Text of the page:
Breathing space: air quality and energy transition in Kazakhstan
There is little data about air pollution in Kazakhstan, though what does exist shows dangerous air quality levels. Researchers are working on measurements tools to give a more accurate picture of the issue and figure out what can be done.
Although pollution has long been a topic of conversation in Kazakhstan, air quality only recently became a key issue for Kazakhstani activists. The main obstacle to starting that conversation is the lack of a reliable, accessible and transparent data.
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However, the existing data, as patchy as it is, still shows a concerning picture: at one point in winter 2021, Kazakhstan was in third position in the World Air Quality Index, a frequently updated ranking of countries from most to least polluted. In autumn and winter Nur-Sultan, the capital, is frequently in the top ten of cities with the worst air quality in the world. Another major Kazakhstani city, Almaty, was also described having “unhealthy” air in March 2021.
Despite this lack of data, the problem of air quality in Kazakhstan is still apparent. The source of the problem has been subject for debate until recently, with environmental scientists and activists emphasising the problem of low-quality coal-fired combined heat and power plants (CHPs) and government representatives largely blaming vehicles, shifting the focus to individual responsibility.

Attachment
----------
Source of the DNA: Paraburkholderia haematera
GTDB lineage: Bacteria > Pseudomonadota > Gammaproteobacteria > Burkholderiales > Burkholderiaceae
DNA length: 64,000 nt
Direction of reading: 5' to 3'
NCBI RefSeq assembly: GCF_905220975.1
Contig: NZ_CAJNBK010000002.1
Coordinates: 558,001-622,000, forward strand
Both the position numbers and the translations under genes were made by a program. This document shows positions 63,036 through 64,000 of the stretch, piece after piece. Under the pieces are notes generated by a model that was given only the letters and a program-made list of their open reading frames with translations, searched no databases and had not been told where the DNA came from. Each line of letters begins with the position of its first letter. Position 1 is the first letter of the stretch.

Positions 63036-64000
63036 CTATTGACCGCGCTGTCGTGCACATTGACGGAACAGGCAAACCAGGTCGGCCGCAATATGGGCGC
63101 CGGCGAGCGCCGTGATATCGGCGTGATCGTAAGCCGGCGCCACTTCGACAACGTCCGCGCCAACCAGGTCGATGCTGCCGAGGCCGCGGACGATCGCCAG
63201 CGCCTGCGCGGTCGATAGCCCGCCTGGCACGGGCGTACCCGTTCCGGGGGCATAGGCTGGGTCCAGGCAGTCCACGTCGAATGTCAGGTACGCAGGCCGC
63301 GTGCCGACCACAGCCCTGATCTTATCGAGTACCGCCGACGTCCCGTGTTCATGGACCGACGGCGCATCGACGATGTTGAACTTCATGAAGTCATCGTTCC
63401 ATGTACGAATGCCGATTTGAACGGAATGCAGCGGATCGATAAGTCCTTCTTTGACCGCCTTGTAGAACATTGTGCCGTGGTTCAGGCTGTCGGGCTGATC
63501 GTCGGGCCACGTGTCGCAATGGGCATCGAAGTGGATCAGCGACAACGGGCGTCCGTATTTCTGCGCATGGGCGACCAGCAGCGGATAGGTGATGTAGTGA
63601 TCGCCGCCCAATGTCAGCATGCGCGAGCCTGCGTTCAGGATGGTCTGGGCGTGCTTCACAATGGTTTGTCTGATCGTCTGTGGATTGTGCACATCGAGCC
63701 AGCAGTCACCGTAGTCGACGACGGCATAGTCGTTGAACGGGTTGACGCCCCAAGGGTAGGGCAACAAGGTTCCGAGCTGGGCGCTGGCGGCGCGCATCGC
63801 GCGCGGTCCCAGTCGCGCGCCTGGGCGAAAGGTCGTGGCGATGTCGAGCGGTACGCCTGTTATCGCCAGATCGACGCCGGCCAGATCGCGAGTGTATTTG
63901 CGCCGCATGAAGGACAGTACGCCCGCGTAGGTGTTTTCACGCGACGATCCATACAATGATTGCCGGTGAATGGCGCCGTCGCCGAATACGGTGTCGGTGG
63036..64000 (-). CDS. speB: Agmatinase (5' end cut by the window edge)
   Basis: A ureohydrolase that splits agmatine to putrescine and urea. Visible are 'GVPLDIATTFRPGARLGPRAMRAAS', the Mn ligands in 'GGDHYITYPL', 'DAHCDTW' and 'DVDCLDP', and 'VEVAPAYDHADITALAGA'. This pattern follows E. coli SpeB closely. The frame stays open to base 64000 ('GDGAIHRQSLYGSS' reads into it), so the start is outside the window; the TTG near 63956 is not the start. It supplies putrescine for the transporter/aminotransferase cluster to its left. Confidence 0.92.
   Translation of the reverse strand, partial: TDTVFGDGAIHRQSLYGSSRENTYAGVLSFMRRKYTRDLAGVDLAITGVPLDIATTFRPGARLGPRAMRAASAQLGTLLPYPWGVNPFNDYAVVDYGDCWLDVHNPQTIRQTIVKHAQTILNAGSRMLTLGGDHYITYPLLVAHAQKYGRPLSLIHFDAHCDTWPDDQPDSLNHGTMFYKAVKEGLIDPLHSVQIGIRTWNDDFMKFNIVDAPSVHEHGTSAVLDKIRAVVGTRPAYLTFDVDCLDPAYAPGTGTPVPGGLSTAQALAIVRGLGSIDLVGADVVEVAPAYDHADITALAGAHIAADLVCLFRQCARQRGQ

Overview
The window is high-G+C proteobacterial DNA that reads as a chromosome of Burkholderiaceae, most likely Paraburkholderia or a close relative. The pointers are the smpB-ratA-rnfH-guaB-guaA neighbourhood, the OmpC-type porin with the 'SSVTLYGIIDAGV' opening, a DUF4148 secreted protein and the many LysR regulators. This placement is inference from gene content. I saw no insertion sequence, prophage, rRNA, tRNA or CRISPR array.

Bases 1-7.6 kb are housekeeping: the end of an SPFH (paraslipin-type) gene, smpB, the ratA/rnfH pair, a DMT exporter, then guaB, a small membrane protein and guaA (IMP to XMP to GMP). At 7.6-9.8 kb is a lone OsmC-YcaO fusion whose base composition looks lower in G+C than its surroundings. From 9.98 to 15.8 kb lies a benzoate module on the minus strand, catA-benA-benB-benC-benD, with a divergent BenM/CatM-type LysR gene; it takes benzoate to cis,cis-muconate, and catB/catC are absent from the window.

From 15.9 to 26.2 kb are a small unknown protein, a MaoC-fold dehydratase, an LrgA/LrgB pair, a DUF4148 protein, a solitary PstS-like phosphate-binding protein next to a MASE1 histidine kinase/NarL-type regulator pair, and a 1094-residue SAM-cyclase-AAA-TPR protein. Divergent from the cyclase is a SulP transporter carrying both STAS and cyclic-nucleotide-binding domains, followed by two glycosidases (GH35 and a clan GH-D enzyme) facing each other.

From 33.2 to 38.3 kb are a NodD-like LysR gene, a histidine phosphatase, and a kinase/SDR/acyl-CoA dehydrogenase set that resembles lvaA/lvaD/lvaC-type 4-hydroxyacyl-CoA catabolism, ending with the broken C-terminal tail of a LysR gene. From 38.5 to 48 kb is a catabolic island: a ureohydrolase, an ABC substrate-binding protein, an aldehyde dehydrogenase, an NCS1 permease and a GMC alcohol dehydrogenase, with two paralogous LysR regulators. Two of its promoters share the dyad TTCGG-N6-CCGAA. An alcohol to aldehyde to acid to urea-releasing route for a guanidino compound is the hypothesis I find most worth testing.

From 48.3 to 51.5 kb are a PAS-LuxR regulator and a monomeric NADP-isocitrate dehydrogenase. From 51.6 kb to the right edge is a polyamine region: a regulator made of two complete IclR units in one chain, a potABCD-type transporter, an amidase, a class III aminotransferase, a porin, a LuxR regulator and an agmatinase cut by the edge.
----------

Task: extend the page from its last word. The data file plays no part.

Dr Nassiba Baimatova is an environmental scientist from Kazakhstan who, alongside other researchers, is developing more robust air pollution measurement tools in Almaty. As a place with high levels of pollution but also lively debates about solutions, Almaty presents an interesting case for looking at cleaner energy transition in developing countries.
Less traffic during lockdown
There has been less traffic in Almaty during the first COVID-related quarantine, offering researchers a chance to examine how the role of vehicles in the air pollution problem in Almaty has been overestimated.
“The results show that even the lack of transportation cannot lead to a significant reduction in the level of pollution, since the nature of air pollution in Almaty city is complex and several major emission sources like CHP plants and the private sector dominate the pollution profile throughout the city,” Baimatova says. Analyzing the sources of the problem, she emphasises the role of low-quality coal both at power plants and in the private sector, on top of emissions from improperly maintained vehicles.
“The main problems of high air pollution in Almaty is associated with the combustion of low-quality coal at thermal power plants and heating in the private sector, as well as emissions from motor vehicles, that is low quality of motor fuel, obsolete cars and the lack of exhaust quality control systems,” she explains. “Plus, there are no reliable data sources – monitoring systems are either outdated or provide an insufficient reliable data for a real assessment of the state of air pollution.”